Short Dogs was staying for a few days with Tom’s brother, Bob,in D.C. He was out of town when we arrived, but left keys with the neighbor and we settled in pretty quickly. Bob, a busy Georgetown law student, had an Apple computer. Being bike messengers, it was the first time any of us had seen a pc. Tom turned it and sat down on the desk.
“Don’t touch it!!!” I yelled.
“Why?” Tom asked.
“You don’t know how to use it! You’ll break it! They are very expensive!” Tom brushed me off.
“My father paid for this. I’ll probably get it when Bob’s done with it. Hell, it’s practically mine already”
We all huddled behind him. There was a blue screen , empty except for a little garbage can at the bottom. Tom tried typing some stuff on the keyboard, but nothing happened. We all made suggestions. I offered “run computer,” (I had seen an IBM computer in 8th grade and knew this one DOS command) and after no response we got frustrated and typed things like “Fuck off” , “You suck”, and “where is Bob?”, but all that happened was a few beeps and a blink of the garbage can. Obviously, we would not be retiring early as dot-com millionaires.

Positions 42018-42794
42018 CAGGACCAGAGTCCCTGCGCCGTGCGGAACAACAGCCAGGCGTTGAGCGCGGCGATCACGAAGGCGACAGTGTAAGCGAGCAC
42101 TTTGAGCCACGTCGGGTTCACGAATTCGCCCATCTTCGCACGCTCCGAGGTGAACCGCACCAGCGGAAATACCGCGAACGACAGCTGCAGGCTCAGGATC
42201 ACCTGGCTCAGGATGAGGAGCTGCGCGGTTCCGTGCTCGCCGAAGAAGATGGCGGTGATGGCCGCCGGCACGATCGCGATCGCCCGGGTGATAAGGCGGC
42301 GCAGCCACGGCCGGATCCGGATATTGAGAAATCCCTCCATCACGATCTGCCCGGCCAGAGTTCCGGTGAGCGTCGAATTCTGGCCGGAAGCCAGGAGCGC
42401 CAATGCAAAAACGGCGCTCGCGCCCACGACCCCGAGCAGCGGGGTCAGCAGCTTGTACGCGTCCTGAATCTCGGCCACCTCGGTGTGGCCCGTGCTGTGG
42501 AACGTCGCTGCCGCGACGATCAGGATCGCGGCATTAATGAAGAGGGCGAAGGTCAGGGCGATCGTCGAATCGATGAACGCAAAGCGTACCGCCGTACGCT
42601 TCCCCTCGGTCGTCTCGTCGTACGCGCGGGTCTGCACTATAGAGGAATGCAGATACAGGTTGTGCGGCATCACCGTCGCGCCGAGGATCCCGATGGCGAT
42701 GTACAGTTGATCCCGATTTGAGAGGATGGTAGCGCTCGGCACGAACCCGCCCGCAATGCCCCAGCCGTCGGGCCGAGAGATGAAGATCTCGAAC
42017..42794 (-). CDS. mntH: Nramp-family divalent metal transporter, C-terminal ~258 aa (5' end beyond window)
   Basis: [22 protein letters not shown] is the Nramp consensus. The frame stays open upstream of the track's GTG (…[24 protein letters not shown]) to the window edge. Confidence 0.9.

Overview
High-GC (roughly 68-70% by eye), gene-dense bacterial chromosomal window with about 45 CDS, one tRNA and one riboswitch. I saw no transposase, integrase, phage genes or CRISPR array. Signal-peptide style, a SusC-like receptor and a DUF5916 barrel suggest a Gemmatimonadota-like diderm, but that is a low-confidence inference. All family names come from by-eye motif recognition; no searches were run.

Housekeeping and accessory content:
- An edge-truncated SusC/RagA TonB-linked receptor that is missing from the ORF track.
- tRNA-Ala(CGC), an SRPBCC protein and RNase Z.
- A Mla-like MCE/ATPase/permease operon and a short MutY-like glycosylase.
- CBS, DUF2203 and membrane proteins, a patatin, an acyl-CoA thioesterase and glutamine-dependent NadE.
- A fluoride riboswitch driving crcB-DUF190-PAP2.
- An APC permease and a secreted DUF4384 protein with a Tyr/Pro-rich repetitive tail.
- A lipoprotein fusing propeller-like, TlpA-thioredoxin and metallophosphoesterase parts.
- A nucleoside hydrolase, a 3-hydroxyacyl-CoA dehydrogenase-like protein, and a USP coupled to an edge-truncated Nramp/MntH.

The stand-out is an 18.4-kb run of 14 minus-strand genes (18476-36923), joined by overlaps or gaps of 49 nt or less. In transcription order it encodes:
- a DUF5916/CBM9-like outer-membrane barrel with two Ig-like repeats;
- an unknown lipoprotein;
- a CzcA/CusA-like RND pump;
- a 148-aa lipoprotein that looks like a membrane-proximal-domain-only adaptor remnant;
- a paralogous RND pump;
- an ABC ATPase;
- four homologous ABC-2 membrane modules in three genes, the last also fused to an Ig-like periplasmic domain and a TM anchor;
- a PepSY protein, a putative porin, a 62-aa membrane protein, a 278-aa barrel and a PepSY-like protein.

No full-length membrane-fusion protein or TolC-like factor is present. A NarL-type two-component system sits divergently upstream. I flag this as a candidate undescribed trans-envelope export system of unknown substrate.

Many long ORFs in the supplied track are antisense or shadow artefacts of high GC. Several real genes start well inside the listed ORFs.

The next day the Rhythm Pigs picked me up and we headed for Pittsburg. They were playing at the Electric Banana, the town’s punk club. They had played there before, and told me that the owner was a Mafioso. He carried a gun and would often threaten bands when they went to get paid. Ed said that this time they would count how many people came in and would demand the correct amount. It was a far cry from the punk DIY promoters that I was used to. We made it on time to the show, and a lot of people showed up. I could relax and enjoy the music. And the end of the night, Ed went to get paid. An argument ensued about how much the band earned, and the promoter pulled his gun. He basically told Ed to take what he’d offered, or take nothing. Ed, being unarmed, took the money and returned to the van, pissed.
“I’m tired of this guy’s bullshit. We’re gonna wait here until everyone leaves, and then we’re going to get our revenge”
“What’s the plan? “ Greg asked.